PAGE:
White House defends Trump's well-wishes for alleged Jeffrey Epstein sex crimes accomplice Ghislaine Maxwell
- The White House attempted to explain why President Trump sent his well-wishes this week to Ghislaine Maxwell, who is charged with facilitating child sex trafficking for the late Jeffrey Epstein.
- "What the president was noting is that the last person who was charged in this case ended up dead in a jail cell," said press secretary Kayleigh McEnany, in a reference to Epstein.
- Rather than being too soft on Maxwell, McEnany claimed the president had actually been extra tough on Epstein.
- Trump "banned Jeffrey Epstein from coming to Mar-a-Lago," she said.
White House Press Secretary Kayleigh McEnany attempted to explain on Thursday why President Donald Trump sent well-wishes this week to Ghislaine Maxwell, who is jailed on charges of helping to facilitate Jeffrey Epstein's sexual abuse of underage girls.
"What the president was noting is that the last person who was charged in this case ended up dead in a jail cell," McEnany said on Fox News, referring to Epstein. "And the president wants justice to be served for victims in this case, and he prefers that to play out in a courtroom."
Trump made the remarks Tuesday at a White House press conference after a reporter asked him about Maxwell, with whom he used to socialize.
"I just wish her well, frankly," Trump replied, adding that he had "met her numerous times over the years."
Given the gravity of the crimes with which Maxwell is charged, Trump's sympathetic tone quickly drew scrutiny from his critics and at least one member of his own party.
One group, Republican Voters Against Trump, released on Wednesday a 30-second ad slamming Trump for his comments.
"You wish her well?" the ad, featuring photos of Trump and Epstein together, asks. "No sympathy for Maxwell's victims? No sympathy for young girls who were molested by powerful people?"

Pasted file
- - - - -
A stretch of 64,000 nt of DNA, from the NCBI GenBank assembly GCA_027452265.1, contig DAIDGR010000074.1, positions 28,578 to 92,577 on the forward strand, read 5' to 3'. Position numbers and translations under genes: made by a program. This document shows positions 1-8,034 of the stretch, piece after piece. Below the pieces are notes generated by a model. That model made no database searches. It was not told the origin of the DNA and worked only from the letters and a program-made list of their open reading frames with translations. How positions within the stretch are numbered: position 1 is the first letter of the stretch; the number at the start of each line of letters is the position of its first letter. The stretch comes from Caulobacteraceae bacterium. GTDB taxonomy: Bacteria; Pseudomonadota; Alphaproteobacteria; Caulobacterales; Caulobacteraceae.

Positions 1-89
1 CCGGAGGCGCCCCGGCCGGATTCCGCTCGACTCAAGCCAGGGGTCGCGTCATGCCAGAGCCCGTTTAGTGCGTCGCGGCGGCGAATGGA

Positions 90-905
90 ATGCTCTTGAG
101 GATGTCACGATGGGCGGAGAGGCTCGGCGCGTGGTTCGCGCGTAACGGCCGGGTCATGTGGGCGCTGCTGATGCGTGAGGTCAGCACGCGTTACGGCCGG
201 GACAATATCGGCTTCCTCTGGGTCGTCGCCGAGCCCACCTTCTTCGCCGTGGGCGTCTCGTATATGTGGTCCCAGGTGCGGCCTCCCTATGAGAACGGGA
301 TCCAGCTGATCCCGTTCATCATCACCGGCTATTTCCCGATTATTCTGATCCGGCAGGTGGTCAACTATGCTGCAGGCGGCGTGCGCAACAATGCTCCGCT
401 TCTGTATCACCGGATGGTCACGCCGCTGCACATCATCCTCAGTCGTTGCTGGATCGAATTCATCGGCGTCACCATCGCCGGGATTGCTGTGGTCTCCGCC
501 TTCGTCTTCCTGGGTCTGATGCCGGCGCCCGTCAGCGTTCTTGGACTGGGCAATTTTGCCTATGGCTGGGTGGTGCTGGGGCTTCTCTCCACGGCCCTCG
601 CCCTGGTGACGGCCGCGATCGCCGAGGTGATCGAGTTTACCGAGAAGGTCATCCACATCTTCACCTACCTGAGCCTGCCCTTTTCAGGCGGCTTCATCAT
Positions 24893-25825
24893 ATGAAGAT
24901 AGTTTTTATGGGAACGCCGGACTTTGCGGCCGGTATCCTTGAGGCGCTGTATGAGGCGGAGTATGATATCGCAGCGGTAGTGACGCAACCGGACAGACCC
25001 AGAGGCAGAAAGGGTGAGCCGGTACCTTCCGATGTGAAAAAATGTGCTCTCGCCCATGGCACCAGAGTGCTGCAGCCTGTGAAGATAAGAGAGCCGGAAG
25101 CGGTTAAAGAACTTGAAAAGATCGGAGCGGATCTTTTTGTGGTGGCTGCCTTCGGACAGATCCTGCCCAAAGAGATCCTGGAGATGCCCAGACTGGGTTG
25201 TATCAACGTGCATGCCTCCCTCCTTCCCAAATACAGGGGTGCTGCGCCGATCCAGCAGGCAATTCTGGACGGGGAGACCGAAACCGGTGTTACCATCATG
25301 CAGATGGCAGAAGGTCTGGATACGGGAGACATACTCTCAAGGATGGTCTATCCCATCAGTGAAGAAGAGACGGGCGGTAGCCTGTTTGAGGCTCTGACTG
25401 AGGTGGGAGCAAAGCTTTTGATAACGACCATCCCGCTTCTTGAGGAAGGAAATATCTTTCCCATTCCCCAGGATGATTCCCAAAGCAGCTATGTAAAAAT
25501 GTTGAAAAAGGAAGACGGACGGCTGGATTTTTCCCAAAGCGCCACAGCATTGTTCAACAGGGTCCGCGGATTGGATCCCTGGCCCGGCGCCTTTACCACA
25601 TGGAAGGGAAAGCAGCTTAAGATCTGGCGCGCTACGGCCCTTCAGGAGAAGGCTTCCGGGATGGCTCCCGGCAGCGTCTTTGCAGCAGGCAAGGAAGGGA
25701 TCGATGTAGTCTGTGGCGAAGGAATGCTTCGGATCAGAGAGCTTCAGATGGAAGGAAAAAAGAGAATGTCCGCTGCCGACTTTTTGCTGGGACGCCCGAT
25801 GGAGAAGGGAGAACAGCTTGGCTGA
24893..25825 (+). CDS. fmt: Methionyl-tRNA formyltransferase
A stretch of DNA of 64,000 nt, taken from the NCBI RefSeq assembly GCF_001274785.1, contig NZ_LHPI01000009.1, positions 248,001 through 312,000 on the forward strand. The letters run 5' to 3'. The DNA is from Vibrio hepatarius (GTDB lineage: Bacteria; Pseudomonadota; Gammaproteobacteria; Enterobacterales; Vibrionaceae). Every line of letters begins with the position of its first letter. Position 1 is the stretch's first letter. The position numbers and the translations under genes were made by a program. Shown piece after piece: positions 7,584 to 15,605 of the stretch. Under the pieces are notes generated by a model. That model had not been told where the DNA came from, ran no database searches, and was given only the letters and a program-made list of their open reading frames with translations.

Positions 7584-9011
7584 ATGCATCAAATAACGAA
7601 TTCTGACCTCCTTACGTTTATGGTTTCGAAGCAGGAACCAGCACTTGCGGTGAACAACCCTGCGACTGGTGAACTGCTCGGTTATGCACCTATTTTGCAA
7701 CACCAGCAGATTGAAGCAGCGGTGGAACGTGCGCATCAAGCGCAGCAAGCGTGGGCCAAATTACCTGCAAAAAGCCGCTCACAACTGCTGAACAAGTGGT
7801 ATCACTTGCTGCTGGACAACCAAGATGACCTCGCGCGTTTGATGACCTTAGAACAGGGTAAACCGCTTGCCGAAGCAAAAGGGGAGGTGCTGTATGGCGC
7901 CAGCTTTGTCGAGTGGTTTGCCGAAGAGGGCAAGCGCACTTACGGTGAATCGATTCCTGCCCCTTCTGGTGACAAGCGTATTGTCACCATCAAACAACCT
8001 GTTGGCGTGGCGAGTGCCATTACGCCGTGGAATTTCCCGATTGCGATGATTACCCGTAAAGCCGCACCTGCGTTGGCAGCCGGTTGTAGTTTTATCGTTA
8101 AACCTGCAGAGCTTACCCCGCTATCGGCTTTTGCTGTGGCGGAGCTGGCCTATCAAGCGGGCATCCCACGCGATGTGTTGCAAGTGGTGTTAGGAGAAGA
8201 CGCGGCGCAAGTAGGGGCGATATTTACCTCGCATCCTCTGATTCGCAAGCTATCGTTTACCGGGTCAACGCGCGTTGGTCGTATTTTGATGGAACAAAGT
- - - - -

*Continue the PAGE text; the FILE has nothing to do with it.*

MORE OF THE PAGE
The Trump campaign did not immediately respond to a request for comment on the ad.
McEnany, however, rejected the insinuation that the president should have taken a harder line against Maxwell.
On the contrary, said McEnany, Trump had been "ahead of" law enforcement and prosecutors when he banned Epstein from his private club in Palm Beach, Mar-a-Lago, in the early 2000s.
"This president is the president that banned Jeffrey Epstein from coming to Mar-a-Lago," said McEnany. "This president was always on top of this, ahead of this, banning this man from his property long before this case was even being played out in a court of law."
Trump and Epstein partied together in the 1980s and 1990s but reportedly had a falling out sometime between 2002 and 2005. There are conflicting reports as to what prompted Trump to end his friendship with the millionaire financier and ban him from Mar-a-Lago.
Maxwell, 58, was the longtime girlfriend of Epstein, who was found dead in his jail cell last year while awaiting trial for sex trafficking charges. Jail officials said the death was suicide.
Maxwell was arrested July 2 at a million-dollar home in rural New Hampshire. The whereabouts of the daughter of the late British media baron Robert Maxwell had been a mystery since Epstein's death, prompting widespread speculation that she had permanently left the United States.
Following her arrest, Maxwell was transferred to New York, where she pleaded not guilty to federal charges of enticement of minors, sex trafficking of children and perjury.
At Maxwell's bail hearing in Manhattan federal court, Judge Alison Nathan denied bail, agreeing with prosecutors that Maxwell posed "a substantial risk of flight" because of her personal wealth and because she has triple citizenship in the United States, France and the United Kingdom.
Maxwell is being held in a Brooklyn federal jail awaiting her trial, which is scheduled to begin next summer.
-- CNBC's Dan Mangan contributed to this report.
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